STRONG, Robert Glenn

From Islapedia

STRONG, Robert Glenn (c. 1904-1935), assistant cameraman killed on the set of Mutiny on the Bounty at San Miguel Island in July 1935. The film was the 1936 Oscar Winner for Best Picture of the Year. San Miguel Island was used to portray certain remote areas of Pitcairn Island. Preplanted palms were set about within camera range, and according to Elizabeth Lester:

“Tahitian ladies were encamped in one area, while mutineers were camped in another, while the business end of the filming remained mostly at sea trying to keep from capsizing and losing precious time and equipment.”

While most scenes on board H.M.S. Bounty and HMS Pandora were shot on board the vessels at sea, the scenes of Bligh and his crew in the open longboat were shot in a tank at MGM on the mainland. On July 25, 1935 a 95.6 ft. x 34.4 ft. flat bottomed barge fitted up to resemble HMS Pandora was being towed back to Adams Cove on San Miguel Island after the completion of shooting. A blast of wind struck the barge near Point Bennett and the vessel capsized, causing the 75 film crew on board to be thrown into the water before it sank. Second unit assistant cameraman, Glenn Strong, tragically drowned while trying to retrieve a camera mounted on the vessel's superstructure. $50,000 of vital equipment was lost with the barge.

Heavy weather and the drowning death of cameraman Glenn Strong forced abandonment of the project, which moved to Santa Catalina Island. Stars Clark Gable, Charles Laughton and Franchot Tone didn’t visit San Miguel Island. [Lester 1974: 62].

Strong was born in Kansas. In 1922 he married Ila Mae Lesher in San Diego, and their only child was born in San Bernardino in 1925:

In the News~

July 26, 1935 [SHNY]: “Movie barge sinks at sea; one missing. MGM cameraman lost when ‘set’ of Clark Gable film goes down. Loss set at $50,000. Accident occurs 50 miles off Santa Barbara at San Miguel Island. Divers and salvage men were rushed today to San Miguel Island… to search for the body of Glenn Strong, assistant cameraman, who was lost when heavy seas late yesterday foundered an 80-foot barge fitted up to represent the British warship, Pandora. Strong was one of a movie company of about 75, including cameramen, technical experts, ship’s crew and studio attaches at work in the picture, Mutiny on the Bounty, in which the warship Pandora figures.”

July 27, 1935 [Motion Picture Daily]: “Cameraman lost as Bounty shop sinks. Hollywood, July 26 — Glenn Strong, an assistant cameraman on location with the Mutiny on the Bounty company was found to be missing when the ship on which he was working sank off the coast of San Miguel Island. Seventy-five persons who were on board the ship at the time of the mishap were rescued. Clark Gable, Franchot Tone and Charles Laughton, principals in the production, were ashore at the time.”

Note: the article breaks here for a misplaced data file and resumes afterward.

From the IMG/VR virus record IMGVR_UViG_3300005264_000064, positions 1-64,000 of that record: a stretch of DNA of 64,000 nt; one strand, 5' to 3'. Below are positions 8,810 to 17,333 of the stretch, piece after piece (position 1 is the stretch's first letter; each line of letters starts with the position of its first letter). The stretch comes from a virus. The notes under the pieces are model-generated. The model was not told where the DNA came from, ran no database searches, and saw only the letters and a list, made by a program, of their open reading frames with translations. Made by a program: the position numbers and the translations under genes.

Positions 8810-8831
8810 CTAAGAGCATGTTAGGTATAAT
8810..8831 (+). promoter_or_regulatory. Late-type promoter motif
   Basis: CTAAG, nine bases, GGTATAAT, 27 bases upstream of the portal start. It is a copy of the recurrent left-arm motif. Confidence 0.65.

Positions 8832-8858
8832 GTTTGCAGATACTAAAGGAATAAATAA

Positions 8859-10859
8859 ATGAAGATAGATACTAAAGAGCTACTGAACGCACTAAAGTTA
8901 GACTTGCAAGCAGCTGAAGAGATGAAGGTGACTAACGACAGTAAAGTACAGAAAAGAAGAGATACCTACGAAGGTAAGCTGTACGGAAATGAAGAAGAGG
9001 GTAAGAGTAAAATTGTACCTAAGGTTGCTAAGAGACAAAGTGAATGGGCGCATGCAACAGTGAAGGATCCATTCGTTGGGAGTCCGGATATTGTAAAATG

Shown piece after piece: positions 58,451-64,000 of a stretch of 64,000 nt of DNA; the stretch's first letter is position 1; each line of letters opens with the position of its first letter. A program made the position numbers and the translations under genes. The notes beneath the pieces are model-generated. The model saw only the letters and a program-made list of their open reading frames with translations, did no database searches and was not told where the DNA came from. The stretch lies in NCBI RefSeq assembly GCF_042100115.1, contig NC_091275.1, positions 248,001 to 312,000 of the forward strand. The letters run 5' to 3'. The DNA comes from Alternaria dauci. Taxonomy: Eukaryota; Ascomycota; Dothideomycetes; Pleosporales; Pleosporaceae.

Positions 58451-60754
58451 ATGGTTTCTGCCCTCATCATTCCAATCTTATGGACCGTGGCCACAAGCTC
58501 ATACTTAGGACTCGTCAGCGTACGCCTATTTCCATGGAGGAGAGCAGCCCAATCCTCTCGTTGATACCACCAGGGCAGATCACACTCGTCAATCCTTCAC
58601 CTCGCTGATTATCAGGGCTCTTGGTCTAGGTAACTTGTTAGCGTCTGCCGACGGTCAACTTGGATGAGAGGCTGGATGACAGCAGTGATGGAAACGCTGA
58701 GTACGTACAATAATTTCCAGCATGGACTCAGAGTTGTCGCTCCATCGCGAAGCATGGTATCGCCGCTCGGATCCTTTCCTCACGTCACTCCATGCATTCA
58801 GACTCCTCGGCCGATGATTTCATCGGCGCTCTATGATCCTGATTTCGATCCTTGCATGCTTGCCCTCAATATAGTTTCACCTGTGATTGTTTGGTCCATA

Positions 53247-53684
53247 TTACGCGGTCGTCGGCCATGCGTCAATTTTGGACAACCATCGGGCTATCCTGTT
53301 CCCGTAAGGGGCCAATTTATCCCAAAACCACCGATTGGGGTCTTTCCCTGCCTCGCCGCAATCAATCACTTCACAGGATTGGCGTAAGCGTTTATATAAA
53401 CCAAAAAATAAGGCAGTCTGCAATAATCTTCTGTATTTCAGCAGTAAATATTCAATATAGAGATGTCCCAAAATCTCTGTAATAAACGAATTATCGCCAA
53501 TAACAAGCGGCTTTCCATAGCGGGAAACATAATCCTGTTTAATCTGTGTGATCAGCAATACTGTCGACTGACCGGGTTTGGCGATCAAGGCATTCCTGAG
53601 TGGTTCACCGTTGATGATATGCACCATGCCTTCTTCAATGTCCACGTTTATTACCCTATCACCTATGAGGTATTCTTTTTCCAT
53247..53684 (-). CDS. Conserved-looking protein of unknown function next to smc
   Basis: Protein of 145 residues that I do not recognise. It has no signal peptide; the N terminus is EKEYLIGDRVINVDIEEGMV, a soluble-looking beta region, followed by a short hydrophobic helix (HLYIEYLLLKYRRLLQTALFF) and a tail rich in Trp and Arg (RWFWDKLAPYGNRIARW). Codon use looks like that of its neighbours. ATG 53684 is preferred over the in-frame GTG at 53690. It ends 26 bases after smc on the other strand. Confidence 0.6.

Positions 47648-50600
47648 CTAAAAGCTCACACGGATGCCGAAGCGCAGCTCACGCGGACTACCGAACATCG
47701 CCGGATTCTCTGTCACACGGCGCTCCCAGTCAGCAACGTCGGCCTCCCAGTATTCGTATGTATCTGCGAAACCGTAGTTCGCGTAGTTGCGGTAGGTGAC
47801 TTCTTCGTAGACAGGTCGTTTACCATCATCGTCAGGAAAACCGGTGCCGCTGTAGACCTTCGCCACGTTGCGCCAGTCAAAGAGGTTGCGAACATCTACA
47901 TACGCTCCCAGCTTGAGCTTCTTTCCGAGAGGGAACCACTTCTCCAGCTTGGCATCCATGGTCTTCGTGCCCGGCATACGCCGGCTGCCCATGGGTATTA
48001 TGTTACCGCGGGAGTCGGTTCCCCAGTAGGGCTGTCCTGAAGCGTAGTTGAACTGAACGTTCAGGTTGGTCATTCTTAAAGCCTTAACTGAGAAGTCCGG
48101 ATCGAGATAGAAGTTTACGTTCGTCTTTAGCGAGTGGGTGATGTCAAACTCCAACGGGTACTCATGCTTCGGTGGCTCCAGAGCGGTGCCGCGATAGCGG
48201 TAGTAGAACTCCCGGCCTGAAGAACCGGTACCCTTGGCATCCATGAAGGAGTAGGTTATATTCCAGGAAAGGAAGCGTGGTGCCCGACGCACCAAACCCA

August 14, 1935 [San Bernardino Sun]: “U.S. probe into Strong death seen. Federal investigation of the sinking of a motion picture barge which took the life of Glenn Strong, former resident of San Bernardino, was considered probable yesterday by the United States Attorney Peirson M. Hall of Los Angeles. Hall said the bureau of navigation at Washington, D.C., probably would send experts to the coast to make an intensive study of facts concerning the tragedy off San Miguel Island in which Strong lost his life. It was declared by Hall that the bureau of navigation was considering sending divers down to the sunken hulk to determine whether all safety requirements were met. The barge was being used at the time of the mishap for the filming of scenes from Mutiny on the Bounty, and at the time was carrying 75 players and technicians. All but Strong, who was serving as an assistant cameraman, were saved. Strong was a graduate of San Bernardino High School and had been in business in the city. He was the son of the late Dr. D. C. Strong and is survived by his widow, Mrs. Ida Strong, and a son, Robert Strong. For two days following the sinking of the barge, coast guard cutters combed the Pacific in the vicinity of San Miguel Island, searching for the body. Hope for its recovery finally was given up. Fellow workers of Strong gathered Sunday afternoon at the Wee Kirk of the Heather, Forest Lawn cemetery, Glendale, for a memorial service.”

September 14, 1935 [LAT]: “Film shooting to be resumed at tragedy scene. Santa Barbara, sept. 13. Undismayed by the tragedy which marked their shooting for the sound picture, Mutiny on the Bounty on San Miguel Island, Metro-Goldwyn-Mayer today sent a camera squad under Director Havens back to the island for background shots to be used in a forthcoming marine picture. Two months ago a barge carrying a replica of the Pandora, one of the Mutiny picture ships, was swamped by heavy swells on the ocean side of the island. Cameraman Glenn Strong was drowned while twenty-five Santa Barbara State College youths and many extras from Hollywood were saved. Strong's body never has been recovered although islanders under a film concern employee have been patrolling the beach since the accident.”

September 17, 1935 [HTI]: “With the shadow of a jinx which has already cost one life sailing with them, a camera crew was on its way to San Miguel Island yesterday to complete background shots for the hoodoo picture, Mutiny on the Bounty. Work was suspended more than six weeks ago when a squall overwhelmed a camera barge and carried Glenn Strong, cameraman, to his death. The accident culminated a series of misfortunes in production of the picture. Except for background material the picture is complete.”